NEW YORK — The maker of Twinkies, Sno Balls and Wonder Bread is trying to lose the fat.
Hostess Brands is hoping to cut its high costs as it heads back into bankruptcy protection for the second time in less than a decade.
Hostess has enough cash to keep stores stocked with its Ding Dongs, Ho Hos and other snacks for now as it battles rising labor costs and increased competition. But longer term, the 87-year-old company has a bigger problem: health-conscious Americans favor yogurt and energy bars over the dessert cakes and white bread they devoured 30 years ago.
In Hostess’ Chapter 11 filing on Wednesday, the company said its rivals have combined and expanded their reach, heightening competition in the snack space. Hostess’ competitors range from Bimbo Bakeries, which makes Entenmann’s baked goods, and McKee Foods, which make Little Debbie snack cakes. It also faces competition from larger food makers like Sara Lee and Kraft Inc.
Additionally, Hostess employees are unionized while most of its competitors aren’t. As a result, Hostess has high pension and medical benefit costs. It has 19,000 employees and operates in 48 states.
Hostess did not announce layoffs but spokesman Lance Ignon said Wednesday that the company will make future decisions “in the best interest of the company.”
CEO Brian Driscoll said Hostess is working to reach a consensual agreement with its unions to modify its collective bargaining agreements. Hostess also hopes to modernize its systems, fleets and plants to keep pace with customer needs.
“This company has tremendous potential if we can remove the barriers to success,” Driscoll said.
The Teamsters Union, which represents about 7,500 of Hostess’ delivery drivers and merchandisers, said in a statement on Wednesday that it is also committed to working toward a solution.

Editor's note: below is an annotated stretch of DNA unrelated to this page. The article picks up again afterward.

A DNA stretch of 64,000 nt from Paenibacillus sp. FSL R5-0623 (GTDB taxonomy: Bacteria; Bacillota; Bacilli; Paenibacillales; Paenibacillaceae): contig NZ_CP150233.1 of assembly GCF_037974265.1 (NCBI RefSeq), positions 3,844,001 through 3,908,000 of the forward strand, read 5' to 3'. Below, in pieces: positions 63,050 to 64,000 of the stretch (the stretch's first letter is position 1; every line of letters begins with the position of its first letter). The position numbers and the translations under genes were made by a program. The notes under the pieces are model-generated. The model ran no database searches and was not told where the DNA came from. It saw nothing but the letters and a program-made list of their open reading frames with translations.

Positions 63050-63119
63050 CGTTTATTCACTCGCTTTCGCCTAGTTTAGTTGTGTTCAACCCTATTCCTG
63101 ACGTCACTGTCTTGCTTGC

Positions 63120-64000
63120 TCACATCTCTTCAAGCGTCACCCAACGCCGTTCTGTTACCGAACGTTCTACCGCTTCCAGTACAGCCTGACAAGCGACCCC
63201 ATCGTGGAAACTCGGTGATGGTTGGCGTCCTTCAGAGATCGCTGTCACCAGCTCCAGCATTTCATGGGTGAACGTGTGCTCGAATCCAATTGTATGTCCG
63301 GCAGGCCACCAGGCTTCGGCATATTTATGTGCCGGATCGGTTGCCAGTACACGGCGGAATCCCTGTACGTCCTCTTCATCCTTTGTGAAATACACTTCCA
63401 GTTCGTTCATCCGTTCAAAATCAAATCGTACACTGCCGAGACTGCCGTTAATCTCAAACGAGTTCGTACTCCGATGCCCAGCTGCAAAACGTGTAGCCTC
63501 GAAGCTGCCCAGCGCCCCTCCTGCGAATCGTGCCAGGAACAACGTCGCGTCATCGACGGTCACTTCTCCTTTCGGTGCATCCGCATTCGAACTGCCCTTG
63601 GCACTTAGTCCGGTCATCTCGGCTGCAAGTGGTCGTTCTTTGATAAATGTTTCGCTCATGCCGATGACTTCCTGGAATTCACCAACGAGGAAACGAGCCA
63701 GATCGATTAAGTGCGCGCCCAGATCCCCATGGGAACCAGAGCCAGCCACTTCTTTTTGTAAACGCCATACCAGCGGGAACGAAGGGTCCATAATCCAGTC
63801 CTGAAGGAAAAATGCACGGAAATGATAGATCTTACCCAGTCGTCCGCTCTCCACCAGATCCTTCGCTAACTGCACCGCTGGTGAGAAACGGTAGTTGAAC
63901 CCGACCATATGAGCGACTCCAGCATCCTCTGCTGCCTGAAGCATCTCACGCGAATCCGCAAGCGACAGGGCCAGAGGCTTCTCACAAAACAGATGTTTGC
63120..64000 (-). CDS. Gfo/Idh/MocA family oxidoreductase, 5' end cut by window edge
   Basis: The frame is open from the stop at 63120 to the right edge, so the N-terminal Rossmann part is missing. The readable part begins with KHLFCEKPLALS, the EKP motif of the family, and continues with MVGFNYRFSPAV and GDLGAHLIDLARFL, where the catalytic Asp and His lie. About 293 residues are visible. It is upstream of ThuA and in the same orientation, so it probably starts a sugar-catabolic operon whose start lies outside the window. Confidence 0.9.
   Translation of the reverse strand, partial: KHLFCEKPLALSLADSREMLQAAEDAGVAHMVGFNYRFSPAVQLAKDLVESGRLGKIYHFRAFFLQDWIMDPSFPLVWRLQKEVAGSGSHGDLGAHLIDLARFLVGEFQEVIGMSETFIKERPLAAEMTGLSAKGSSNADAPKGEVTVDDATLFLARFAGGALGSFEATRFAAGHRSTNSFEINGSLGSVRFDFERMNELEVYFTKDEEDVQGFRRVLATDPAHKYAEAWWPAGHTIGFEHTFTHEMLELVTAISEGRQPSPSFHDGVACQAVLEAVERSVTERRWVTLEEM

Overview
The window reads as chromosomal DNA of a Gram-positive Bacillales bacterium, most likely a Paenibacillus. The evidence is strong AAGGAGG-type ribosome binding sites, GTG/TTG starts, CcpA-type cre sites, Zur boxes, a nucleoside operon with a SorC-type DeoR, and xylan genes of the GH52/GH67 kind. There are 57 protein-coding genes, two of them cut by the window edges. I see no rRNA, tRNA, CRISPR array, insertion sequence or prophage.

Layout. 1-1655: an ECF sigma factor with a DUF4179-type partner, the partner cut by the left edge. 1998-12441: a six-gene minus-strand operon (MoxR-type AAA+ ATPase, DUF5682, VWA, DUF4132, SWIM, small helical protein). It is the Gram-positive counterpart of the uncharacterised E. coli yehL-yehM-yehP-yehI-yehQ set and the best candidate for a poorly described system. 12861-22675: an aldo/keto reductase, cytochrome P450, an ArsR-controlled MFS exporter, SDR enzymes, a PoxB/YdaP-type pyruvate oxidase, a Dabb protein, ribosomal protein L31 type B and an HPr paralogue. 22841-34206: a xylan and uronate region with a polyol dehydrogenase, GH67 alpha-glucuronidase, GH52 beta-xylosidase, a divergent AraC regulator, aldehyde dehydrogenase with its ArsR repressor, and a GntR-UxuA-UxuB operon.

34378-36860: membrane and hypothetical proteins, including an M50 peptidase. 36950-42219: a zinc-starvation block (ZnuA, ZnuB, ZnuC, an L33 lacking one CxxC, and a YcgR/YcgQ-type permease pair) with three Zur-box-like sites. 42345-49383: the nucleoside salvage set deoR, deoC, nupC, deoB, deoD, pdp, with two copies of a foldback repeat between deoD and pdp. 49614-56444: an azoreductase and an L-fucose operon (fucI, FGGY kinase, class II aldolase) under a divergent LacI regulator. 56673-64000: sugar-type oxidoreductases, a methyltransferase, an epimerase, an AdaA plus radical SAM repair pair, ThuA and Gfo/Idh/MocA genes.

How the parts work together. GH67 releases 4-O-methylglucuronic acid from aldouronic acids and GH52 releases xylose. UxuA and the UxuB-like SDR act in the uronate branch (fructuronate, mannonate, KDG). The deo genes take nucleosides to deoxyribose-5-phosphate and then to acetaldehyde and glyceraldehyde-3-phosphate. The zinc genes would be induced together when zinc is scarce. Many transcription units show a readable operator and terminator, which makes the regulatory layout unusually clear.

The company’s filing comes nearly three years after its predecessor emerged from bankruptcy proceedings. That company, called Interstate Bakeries and based in Kansas City, Mo., filed for bankruptcy protection in 2004 and changed its name to Hostess Brands after it emerged in 2009.
Hostess said Wednesday that its previous efforts to change, including the prior Chapter 11, were insufficient. Under its most recent bankruptcy filing, it is looking to restructure into a “strong, competitive” company.
In its filing with the U.S. Bankruptcy Court for the Southern District of New York, Hostess listed about $860 million in debt. The company’s biggest unsecured creditor is the Bakery & Confectionary Union & Industry International Pension Fund, which it owes about $944.2 million.
In the filing, Hostess also listed its estimated assets between $500 million and $1 billion and its estimated liabilities at more than $1 billion.
The Irving, Texas-based company said that it will be able to maintain routine operations thanks to a $75 million financing commitment from a group of lenders led by Silver Point Capital LP.